Notes from the Editors, April 2009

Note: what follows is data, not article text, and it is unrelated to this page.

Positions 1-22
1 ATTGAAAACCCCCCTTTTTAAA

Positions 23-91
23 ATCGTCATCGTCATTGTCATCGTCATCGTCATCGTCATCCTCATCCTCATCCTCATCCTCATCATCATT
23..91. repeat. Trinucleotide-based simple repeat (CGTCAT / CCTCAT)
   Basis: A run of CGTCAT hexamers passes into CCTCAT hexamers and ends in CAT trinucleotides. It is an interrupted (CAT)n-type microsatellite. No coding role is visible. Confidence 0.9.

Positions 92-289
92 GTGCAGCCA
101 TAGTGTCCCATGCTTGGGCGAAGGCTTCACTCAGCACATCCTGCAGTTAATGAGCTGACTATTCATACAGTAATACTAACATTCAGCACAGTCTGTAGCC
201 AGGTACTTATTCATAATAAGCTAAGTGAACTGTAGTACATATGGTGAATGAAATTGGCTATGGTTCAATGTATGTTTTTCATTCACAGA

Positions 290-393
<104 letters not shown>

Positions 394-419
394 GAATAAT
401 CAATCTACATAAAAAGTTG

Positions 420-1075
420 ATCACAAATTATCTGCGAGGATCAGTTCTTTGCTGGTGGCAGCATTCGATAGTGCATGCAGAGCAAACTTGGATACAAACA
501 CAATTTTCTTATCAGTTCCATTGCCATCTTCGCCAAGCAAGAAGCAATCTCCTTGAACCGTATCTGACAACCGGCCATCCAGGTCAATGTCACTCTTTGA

It is now universally recognized that the U.S. economy is experiencing a deep downturn unlike anything seen since the 1930s. Hence, the question continually arises: How close is this to a depression? One way of answering is to look at the unemployment rate. The Great Depression hit bottom in 1933 when unemployment peaked at 25 percent. Today the United States is losing jobs at the rate of 600,000 a month. But the official unemployment rate currently stands at 8.1 percent (seasonally adjusted, February 2009). This is the highest rate of official unemployment in a quarter-century, but hardly what is considered a depression-level rate, which is usually thought of as well into the double-digits.